Wednesday, April 14, 2010

There are

Ezra 10:1-4
Now while Ezra was praying, and while he was confessing, weeping, and bowing down before the house of God, a very large assembly of men, women, and children gathered to him from Israel; for the people wept very bitterly. And Shechaniah the son of Jehiel, one of the sons of Elam, spoke up and said to Ezra, “We have trespassed against our God, and have taken pagan wives from the peoples of the land; yet now there is hope in Israel in spite of this. Now therefore, let us make a covenant with our God to put away all these wives and those who have been born to them, according to the advice of my master and of those who tremble at the commandment of our God; and let it be done according to the law. Arise, for this matter is your responsibility. We also are with you. Be of good courage, and do it.”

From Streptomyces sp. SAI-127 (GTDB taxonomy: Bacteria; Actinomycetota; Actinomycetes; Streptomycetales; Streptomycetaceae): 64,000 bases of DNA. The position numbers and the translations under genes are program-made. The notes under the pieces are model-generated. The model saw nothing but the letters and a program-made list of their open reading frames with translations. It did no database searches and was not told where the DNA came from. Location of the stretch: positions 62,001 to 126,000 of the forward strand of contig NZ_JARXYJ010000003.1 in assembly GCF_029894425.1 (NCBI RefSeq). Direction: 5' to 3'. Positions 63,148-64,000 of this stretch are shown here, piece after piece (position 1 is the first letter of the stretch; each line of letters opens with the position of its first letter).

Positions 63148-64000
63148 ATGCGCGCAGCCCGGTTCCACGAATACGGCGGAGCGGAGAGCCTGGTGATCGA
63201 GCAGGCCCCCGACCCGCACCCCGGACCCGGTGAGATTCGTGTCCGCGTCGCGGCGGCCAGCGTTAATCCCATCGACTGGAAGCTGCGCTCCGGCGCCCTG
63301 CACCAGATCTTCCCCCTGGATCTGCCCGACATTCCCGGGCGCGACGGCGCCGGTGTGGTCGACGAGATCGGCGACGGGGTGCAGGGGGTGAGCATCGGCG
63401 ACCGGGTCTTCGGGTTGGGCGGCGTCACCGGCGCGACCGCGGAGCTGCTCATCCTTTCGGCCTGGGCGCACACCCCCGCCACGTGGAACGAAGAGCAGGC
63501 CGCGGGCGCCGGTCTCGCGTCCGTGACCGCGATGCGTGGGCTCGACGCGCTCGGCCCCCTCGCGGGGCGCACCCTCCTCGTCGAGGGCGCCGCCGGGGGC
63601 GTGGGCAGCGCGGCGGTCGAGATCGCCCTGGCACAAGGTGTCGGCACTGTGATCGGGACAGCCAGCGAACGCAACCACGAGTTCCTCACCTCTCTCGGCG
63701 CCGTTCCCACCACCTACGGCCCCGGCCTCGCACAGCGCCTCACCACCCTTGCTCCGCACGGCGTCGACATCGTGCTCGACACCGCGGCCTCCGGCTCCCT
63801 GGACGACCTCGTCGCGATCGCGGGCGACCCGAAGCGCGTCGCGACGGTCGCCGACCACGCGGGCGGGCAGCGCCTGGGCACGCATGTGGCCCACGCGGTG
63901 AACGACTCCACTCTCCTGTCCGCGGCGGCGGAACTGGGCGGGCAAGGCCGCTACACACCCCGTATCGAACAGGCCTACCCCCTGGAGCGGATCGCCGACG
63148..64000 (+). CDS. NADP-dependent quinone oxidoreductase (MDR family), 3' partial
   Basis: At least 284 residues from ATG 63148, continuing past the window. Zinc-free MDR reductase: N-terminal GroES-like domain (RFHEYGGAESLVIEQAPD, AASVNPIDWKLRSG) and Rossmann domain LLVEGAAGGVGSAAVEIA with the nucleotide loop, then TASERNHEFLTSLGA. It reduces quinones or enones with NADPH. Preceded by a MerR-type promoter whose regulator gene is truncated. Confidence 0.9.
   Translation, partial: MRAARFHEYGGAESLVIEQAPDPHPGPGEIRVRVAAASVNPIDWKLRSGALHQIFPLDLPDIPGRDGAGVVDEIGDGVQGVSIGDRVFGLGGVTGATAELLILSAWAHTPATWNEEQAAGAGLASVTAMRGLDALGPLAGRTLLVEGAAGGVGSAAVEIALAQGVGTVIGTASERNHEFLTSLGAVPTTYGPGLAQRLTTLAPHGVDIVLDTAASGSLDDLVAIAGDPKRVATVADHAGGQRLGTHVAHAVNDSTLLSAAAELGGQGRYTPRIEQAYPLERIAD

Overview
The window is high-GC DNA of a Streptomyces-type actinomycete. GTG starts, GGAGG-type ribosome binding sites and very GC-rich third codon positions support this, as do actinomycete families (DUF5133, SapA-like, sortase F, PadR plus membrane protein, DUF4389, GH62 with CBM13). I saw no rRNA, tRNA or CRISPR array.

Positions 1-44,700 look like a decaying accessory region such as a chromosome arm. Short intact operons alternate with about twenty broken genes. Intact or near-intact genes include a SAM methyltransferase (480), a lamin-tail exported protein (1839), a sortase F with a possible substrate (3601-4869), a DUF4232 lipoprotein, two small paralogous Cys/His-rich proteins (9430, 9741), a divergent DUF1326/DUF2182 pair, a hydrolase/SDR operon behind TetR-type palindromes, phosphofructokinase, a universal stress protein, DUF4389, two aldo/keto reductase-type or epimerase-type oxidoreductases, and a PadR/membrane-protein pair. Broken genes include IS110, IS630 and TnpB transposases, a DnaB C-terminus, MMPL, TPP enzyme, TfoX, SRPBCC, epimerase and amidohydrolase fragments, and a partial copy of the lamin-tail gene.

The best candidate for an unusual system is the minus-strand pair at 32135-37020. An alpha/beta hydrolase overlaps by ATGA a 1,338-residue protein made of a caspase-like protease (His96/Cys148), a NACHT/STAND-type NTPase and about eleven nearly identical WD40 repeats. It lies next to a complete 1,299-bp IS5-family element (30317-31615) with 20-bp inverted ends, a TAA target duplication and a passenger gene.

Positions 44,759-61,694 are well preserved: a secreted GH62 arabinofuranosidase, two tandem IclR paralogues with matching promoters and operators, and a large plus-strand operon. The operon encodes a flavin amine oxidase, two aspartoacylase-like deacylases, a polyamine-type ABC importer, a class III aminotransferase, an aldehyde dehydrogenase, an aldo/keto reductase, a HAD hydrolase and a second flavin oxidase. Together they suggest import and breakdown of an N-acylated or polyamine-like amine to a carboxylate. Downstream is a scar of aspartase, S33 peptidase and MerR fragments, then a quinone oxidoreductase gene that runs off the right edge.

"Father, thank You for these words, and for the many gifts in our lives. There are people, Father, who understand that they are doing wrong, and they want to come to You and fix it. Give us the strength to help these people find You and You alone, God. In Jesus' Name, Amen."
Ezra was really torn up over Israel's sin of marrying pagan wives. So he was praying to God about it, and then, all of a sudden, these people come in and need Ezra to help them make a covenant with God, because they felt guilty for doing these things.
So how is this encouraging? Not only did God work in some hearts, but there are people in Israel (and today) who are looking for God. Not every non-Christian is a horrible person who can't come to God. Everyone around us has a chance and opportunity to find God. And many of them look for Him.
In His Service,
Response Question (sorry, haven't done these in awhile): Do you agree with my last few statements? Do you think that some non-Christians are looking for God?

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